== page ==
Join us for a free Zoom event with Dr. Nora Slonimsky commemorating Women’s History Month 2022. From Common Sense to the Declaration of Independence, there are many iconic publications associated with the American Revolution. The importance of printing and of communication before, during, and after the War for Independence is well established, with the social networks of the eighteenth century playing just as big a role in society as their digital counterparts do today. Women printers were pivotal to this work of the revolutionary movement, and yet they are often given only a small role in the history of media in the late eighteen century. This talk will remember, in the words of Abigail Adams, some of these ladies, women like Elizabeth Hunter Holt and Mary Katherine Goddard, and consider what impact their work had on Alexander and Elizabeth Schuyler Hamilton.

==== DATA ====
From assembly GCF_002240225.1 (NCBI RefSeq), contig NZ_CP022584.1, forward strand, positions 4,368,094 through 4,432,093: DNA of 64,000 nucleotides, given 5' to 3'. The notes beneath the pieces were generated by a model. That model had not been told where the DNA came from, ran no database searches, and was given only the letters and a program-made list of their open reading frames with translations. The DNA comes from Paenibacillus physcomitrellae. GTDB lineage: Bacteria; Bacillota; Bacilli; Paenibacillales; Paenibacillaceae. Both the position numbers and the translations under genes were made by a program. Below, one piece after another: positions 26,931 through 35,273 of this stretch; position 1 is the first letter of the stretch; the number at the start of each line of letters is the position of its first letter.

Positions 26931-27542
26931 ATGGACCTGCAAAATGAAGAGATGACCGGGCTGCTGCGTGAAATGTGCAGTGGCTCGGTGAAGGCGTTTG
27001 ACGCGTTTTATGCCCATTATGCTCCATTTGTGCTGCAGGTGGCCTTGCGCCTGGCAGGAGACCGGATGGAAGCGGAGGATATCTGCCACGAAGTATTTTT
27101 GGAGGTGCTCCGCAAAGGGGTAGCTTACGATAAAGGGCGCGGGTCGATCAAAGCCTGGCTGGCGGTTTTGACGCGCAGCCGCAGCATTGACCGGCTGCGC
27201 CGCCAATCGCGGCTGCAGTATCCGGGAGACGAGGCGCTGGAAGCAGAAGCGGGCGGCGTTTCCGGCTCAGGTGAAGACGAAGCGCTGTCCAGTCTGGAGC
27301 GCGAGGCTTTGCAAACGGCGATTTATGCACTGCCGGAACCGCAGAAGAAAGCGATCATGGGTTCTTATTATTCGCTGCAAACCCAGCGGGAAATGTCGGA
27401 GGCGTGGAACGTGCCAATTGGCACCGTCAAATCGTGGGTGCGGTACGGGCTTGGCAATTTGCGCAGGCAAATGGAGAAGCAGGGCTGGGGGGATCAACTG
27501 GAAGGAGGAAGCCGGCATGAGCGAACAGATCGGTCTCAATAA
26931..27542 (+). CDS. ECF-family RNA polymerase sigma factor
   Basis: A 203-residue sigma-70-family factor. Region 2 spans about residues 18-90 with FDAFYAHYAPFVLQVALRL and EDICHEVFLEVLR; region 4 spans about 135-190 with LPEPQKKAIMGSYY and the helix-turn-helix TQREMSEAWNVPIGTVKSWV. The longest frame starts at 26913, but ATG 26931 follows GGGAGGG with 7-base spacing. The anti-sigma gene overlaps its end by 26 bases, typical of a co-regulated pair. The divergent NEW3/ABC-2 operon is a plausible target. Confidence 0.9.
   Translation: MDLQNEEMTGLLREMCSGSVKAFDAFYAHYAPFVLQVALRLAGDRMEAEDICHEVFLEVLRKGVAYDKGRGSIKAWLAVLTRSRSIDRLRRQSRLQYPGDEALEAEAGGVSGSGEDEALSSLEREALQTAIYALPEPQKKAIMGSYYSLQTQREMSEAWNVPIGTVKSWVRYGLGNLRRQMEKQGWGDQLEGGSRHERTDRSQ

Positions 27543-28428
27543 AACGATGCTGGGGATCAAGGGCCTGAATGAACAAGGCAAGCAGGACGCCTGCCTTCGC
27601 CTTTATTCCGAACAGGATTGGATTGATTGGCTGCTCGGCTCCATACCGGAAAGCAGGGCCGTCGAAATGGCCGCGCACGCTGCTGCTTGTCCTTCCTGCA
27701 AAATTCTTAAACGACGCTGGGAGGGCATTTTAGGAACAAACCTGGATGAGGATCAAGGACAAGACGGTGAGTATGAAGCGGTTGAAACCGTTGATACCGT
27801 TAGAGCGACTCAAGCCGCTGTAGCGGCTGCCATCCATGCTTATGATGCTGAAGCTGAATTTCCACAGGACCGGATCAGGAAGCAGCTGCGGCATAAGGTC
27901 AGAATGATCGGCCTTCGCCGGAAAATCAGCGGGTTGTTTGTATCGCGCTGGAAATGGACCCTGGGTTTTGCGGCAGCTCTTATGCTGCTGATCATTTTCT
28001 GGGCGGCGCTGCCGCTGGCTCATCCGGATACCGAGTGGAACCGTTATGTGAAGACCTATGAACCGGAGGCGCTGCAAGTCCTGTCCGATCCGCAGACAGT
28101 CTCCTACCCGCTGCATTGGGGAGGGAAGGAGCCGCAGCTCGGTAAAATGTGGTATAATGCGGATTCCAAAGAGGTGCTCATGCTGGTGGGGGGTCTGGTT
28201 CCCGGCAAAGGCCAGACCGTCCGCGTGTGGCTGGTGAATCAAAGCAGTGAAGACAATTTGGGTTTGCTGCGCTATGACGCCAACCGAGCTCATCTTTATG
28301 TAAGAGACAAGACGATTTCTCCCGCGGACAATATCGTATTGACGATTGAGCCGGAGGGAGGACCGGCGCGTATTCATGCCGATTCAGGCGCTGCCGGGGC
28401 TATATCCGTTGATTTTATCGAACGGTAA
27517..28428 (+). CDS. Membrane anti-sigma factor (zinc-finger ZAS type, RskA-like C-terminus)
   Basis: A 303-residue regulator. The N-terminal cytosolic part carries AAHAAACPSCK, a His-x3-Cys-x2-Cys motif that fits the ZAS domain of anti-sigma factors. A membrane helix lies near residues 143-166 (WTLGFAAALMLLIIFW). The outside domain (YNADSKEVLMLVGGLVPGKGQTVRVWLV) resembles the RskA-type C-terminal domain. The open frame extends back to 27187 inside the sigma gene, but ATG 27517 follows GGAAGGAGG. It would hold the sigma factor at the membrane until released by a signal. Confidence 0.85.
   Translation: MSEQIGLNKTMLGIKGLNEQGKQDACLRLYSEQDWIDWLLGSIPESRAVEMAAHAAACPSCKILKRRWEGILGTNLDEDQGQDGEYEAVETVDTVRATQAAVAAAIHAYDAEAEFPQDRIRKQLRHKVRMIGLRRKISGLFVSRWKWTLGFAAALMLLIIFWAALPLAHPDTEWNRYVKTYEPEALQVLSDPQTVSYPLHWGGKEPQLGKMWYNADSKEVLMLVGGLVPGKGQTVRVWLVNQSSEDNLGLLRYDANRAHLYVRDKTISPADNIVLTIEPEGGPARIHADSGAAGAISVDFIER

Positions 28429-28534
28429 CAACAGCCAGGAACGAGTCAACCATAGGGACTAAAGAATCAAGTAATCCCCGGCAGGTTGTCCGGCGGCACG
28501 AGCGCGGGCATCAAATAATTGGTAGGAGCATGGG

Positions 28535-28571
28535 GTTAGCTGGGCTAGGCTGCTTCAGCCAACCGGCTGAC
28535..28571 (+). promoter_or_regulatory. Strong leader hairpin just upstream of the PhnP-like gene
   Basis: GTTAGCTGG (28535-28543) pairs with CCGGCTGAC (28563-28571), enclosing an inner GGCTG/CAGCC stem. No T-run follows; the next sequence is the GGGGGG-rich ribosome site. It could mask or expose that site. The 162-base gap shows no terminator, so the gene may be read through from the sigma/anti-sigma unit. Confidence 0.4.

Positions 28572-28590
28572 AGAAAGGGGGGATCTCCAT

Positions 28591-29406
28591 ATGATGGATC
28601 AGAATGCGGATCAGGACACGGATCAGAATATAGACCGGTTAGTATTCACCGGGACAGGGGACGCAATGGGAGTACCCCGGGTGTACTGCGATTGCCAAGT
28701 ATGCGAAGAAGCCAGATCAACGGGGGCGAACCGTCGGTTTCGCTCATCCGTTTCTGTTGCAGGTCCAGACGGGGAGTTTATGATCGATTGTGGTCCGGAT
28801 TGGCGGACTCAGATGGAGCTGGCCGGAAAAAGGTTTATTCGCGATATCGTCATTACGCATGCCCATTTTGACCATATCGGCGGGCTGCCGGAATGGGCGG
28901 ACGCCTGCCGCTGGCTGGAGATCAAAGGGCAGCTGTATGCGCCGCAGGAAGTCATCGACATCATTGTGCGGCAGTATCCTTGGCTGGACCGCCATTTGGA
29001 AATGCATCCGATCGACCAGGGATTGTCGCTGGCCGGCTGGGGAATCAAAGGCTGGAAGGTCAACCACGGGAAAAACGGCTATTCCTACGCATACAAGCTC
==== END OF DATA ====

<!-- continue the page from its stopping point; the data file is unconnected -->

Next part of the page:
Dr. Nora Slonimsky is the Gardiner Assistant Professor of History at Iona College, where she also serves as Director of the Institute for Thomas Paine Studies (ITPS). Nora’s research focuses on the intersection of intellectual property, commerce, and politics in colonial, revolutionary, and early national America. She is currently working on her first book, The Engine of Free Expression: Copyrighting The State in Early America, which is forthcoming with the University of Pennsylvania Press and won the Society for the History of the Early American Republic (SHEAR) prize for best manuscript. Alexander Hamilton features prominently in several chapters of Copyrighting the State, particularly in his role as one of the first IP lawyers in the United States! This project, as well as other research in the Digital Humanities, has been supported by the Huntington Library, the Library Company of Philadelphia, the New York Historical Society, and the America Antiquarian Society, among others. Nora also serves as the Social Media Editor for the Journal of the Early Republic, and teaches courses ranging from the American Revolution to copyright and innovation in US history that have digital and public history components.